(Laughing) I don’t lead with that. When I work with organizations, I start with meetings.
Most meetings focus on work topics like status, decisions, and updates. But where are the meetings where we discuss emotions, share personal stories, and express hurt feelings? Everything shifts when we center connection.
Isn’t that called therapy?
Organizations value information, right? Emotions are information.
Emotions reside in our bodies, but in many organizations, the focus is on the intellect. It’s as if the head is the only important part, and the body is merely a vessel to transport the head from meeting to meeting.
And that brings us full circle to why psychological safety is mostly neuroscience. Our body houses our nervous system, where we feel safety or the lack thereof. So, when people talk about bringing their whole selves to work, I mean our entire body, not just the intellect. Our bodies contain wisdom and information that we often overlook and undervalue, yet this is where the crucial information resides to create psychological safety.
We don’t think of emotions as information. We think of them as signs of weakness, and you can’t be weak and successful.
It’s a lot of fear because how we’ve worked for the last 50 years gave us an illusion of certainty. Acknowledging that there is no certainty and that we’re in entirely uncharted territory is scary, and there’s a fear that everything will fall apart. We think the business won’t survive if we do it the other way.
I respect that fear. It’s okay to be afraid. But if we acknowledge that all of this comes from fear, we will be open to new ideas or thoughts. For organizations that want to innovate, they must change how they work. You can’t keep doing the same thing and expect different results. You need to innovate your approach to work.
Thank you so much for all of this. You’ve shared so much. Some of it was hard to hear, but I think that’s also a sign that it’s important to hear. Any last words of advice?
Give yourself and others permission to be human beings again. Not robots or cogs, not human resources, but to be human beings. That includes our bodies, our emotions, our messiness, and our relationships with each other.
If you would like to learn more about Alla and her work, please visit her firm’s website, www.spokeandwheel.co, and definitely download a FREE digital copy of her book, A Culture of Safety: Building a Work Environment Where People Can Think, Collaborate, and Innovate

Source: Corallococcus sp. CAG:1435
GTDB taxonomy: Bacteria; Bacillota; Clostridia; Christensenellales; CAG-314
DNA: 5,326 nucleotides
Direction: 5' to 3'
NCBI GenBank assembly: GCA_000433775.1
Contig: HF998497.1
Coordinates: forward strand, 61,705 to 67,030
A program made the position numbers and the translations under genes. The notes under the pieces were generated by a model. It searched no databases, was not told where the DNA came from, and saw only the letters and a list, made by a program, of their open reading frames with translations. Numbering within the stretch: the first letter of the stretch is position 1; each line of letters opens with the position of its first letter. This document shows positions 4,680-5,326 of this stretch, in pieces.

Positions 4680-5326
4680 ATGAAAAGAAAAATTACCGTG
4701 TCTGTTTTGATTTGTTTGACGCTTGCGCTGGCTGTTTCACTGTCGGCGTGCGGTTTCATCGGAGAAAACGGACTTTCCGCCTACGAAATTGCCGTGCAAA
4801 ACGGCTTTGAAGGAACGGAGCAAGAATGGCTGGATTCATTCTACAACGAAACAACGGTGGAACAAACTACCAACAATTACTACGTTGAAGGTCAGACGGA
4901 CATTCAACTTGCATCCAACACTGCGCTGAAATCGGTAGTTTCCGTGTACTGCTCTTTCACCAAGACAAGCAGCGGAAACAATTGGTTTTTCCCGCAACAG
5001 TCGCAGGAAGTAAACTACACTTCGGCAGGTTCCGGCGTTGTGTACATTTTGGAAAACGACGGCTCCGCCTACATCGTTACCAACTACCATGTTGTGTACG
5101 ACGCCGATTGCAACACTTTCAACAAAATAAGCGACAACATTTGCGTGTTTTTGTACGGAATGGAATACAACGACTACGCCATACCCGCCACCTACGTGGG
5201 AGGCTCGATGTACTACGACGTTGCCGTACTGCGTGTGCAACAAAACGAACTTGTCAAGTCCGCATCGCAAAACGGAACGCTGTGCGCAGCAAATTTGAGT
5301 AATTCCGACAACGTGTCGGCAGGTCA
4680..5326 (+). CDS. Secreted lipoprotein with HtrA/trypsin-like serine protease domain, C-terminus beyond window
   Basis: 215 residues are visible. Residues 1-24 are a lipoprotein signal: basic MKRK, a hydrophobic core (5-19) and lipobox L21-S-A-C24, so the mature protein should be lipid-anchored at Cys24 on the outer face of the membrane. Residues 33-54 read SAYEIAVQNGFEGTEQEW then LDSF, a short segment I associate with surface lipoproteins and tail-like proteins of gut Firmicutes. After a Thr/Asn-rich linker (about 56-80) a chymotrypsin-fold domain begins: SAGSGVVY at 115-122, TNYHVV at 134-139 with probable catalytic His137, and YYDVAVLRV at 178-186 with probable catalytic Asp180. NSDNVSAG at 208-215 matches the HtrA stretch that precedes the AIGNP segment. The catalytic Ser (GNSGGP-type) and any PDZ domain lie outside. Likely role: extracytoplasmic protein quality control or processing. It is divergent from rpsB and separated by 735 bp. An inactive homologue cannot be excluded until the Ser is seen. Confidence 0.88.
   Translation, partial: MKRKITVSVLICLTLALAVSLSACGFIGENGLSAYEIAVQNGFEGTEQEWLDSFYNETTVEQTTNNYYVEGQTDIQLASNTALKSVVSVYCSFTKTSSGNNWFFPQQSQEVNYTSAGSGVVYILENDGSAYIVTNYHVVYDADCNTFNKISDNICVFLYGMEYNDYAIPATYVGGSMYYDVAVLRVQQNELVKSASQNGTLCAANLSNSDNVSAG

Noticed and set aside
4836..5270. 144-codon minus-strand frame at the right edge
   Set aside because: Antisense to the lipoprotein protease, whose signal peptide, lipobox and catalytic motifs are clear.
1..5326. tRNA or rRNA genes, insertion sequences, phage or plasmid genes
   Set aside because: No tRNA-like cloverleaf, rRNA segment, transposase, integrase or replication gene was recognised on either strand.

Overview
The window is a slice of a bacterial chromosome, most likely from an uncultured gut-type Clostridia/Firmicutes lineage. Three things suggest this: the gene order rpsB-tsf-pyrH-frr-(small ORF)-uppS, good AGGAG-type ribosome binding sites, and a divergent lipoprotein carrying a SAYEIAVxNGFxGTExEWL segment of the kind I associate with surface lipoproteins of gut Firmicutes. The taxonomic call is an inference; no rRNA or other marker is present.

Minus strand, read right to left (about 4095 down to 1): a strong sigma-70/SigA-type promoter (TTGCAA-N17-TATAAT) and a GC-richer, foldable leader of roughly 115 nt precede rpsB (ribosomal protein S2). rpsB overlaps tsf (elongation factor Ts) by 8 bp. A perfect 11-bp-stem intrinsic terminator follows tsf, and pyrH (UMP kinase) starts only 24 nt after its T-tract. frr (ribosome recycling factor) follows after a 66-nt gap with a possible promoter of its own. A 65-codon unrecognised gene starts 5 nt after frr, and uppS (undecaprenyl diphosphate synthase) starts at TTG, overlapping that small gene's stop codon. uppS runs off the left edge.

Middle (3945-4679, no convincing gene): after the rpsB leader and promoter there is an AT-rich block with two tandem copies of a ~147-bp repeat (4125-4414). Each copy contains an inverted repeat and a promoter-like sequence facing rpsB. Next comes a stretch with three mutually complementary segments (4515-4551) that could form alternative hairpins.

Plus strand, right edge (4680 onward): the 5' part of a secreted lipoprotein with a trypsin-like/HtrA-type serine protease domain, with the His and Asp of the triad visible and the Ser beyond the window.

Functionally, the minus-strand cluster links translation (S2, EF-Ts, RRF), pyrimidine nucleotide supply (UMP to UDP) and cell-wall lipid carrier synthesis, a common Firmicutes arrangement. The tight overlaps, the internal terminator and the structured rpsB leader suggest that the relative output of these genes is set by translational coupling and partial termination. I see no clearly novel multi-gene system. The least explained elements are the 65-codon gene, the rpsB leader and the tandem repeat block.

or “Why Mandating a Return to the Office Destroys Safety”
In last week’s episode, we learned that psychological safety is more neuroscience than psychology and the huge role our nervous system plays in our experience of safety.
This week, we’re going deeper into our nervous system and how we can use our understanding of it to influence our psychology.
I’m sensing I can’t think my way to safety. So, can I fix my nervous system to feel safe and smart?
This is where I go beyond Dr. Amy Edmondson’s definition of psychological safety to incorporate neuroscience and how our nervous system works.
Our nervous system has three states:
Immobilization or the freeze response, as you felt, is often accompanied by a sense of overwhelm
Fight-and-flight when you try to either end the conversation or become more aggressive, resistant, and push back on exploring other alternatives.
Rest-and-Digest when you feel safe, social, and connected to the people around you
This third state sets humans and mammals apart from other living things. Communicating and connecting serve as a survival mechanism and represent a safe state for our nervous system. When we communicate and connect, our tribe looks out for us and keeps us safe from threats like lions or unfriendly tribes.
So, the answer is to foster more profound connections among human beings, which requires going well beyond our work roles and activities.
Does it require hugging? I knew it would require hugging.
Don’t worry, hugging isn’t mandatory.
We, as individuals, have a strong desire to connect and communicate, but it doesn’t necessarily require physical proximity. Being physically together doesn’t guarantee anything.